Monday, December 12, 2011

Pot Luck

How often can I show up at a holiday gathering with my baggy of Kandy Kane Jo-Jo’s, while others bring their loaf of homemade lemon bread, Angels on Horseback, beef on a skewer with a Dutch-Indo peanut sauce fondue?

I don’t know, pretty often I guess. At least this Christmas season and maybe the next, and then I might need to regroup.

Everyone always takes a Jo-Jo, whether they eat it or not. It’s the gesture that counts.

When I was growing up in one particular city, my best friend was part of a musical family. They all played piano, but one daughter also played flute, another guitar, violin, and so on. For whatever reason, which will always remain a mystery, this family surrounded me like a warm quilt. I was loved and petted, falling somewhere between an adopted sibling and a favorite cat.

The parents parented me, “How are you coming along,” they’d ask, about this and that. And then, “How are you coming along on the clarinet?”

“Good,” I lied. I was used to lying if it would show me a favorable light, and I don’t remember conscience ever waving a hanky to stop me. “My teacher says I have talent!” My teacher had never hinted at talent. I didn’t play, I honked.

“Of course you have talent,” the mother or father of this family would say. “You are a most gifted girl.”

It’s not that my own parents were cruel, they were just hard, hard on me. I think my parents thought I’d take a compliment too personally, or too much to heart, then stop trying to stretch beyond a compliment.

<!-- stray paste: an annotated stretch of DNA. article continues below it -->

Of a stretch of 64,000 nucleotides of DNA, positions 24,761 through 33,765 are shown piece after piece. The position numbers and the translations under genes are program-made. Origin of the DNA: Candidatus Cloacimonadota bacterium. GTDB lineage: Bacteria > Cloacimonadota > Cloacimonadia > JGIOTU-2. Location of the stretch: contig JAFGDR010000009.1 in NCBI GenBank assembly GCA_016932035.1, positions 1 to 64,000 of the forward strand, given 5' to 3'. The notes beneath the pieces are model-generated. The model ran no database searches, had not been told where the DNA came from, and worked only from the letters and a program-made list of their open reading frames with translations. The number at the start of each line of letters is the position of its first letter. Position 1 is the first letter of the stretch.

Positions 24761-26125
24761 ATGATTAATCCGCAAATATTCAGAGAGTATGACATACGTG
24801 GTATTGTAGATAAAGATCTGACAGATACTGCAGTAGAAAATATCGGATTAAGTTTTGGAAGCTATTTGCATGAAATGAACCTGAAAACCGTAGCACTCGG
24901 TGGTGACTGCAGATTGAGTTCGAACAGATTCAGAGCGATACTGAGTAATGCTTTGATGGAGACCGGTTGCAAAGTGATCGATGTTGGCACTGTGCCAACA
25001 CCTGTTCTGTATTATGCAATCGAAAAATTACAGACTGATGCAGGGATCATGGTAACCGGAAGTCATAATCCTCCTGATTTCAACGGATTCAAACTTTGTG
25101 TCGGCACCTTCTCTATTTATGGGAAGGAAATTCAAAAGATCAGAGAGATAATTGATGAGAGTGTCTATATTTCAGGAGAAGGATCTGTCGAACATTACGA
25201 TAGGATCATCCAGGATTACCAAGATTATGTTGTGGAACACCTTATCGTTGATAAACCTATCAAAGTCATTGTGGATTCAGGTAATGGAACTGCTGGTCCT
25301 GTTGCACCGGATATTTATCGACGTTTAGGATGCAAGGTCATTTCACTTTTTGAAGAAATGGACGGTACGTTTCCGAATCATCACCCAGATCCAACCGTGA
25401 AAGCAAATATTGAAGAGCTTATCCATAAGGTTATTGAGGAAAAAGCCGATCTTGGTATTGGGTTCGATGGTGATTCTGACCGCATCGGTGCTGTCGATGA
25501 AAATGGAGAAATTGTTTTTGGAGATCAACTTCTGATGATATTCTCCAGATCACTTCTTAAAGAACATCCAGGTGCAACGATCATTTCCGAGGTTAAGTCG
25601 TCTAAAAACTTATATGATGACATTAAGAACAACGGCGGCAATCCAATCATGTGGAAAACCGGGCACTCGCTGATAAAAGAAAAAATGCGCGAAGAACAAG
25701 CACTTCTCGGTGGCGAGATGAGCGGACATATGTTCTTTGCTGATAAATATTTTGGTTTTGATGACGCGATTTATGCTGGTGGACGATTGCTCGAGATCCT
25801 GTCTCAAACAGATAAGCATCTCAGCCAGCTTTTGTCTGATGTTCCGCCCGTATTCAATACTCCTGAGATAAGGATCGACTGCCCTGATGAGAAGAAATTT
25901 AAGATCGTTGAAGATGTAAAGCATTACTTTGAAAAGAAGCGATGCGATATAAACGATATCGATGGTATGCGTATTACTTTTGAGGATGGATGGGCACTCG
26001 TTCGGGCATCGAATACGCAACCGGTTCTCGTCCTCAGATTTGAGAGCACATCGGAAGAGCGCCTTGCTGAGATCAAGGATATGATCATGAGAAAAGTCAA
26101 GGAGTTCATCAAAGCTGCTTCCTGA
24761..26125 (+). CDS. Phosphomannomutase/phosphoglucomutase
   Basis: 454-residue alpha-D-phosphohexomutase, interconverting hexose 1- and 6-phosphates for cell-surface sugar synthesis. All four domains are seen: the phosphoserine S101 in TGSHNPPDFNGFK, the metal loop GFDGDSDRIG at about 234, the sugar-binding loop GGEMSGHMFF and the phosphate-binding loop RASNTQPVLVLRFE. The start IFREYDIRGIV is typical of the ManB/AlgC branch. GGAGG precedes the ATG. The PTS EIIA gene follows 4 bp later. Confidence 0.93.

I wouldn’t get to spend the actual holiday with this family, the family of my best friend, though they always put forth the offer. In fact, when my own family moved to another state, they asked my parents if I could live with them, which of course was out of the question.

But anyway, this family and I spent tween holidays together; they were the pillow for my head.

Then, one night, they planned to have a great many guests, and asked that I bring my clarinet to accompany them all on a piece. Prokofiev? Chopin? That I don’t recall.

“You can do it, Karin,” they said. “E Natural, A, E, and F. We’ll give you the sign.”

“No,” in this instance, wasn’t in my vocabulary. Nor was the clarinet in my vocabulary, but still, I showed up on the appointed day, when the family played their instruments most beautifully. Every few measures or so, I came in to honk.

After the recital, my humiliation was so total,so truthfully total, it was practically liberating. I remember, so clearly, thinking, what the hell, now you know, now you know.

“Let me tell you,” said the mother that night. “You hit a rough patch or two, I won’t deny that. But you also played the prettiest E Natural I’ve ever heard. It brought tears to my eyes. Your teacher is right, you have talent.”

I don’t think I’ve ever lied since. With held information, yes, but never lied. Except at certain times with certain men, where the relationship was so exclusive we closed the doors on all intruders, even truth. But that's something else altogether.

Friday, December 9, 2011

Oh, my wild sweet Hahamongna

To set the mood, scoot Mr. Haendel up to 5:50. (What? You find that excessively difficult? You can complain to the management, though they're generally out to lunch and unresponsive.)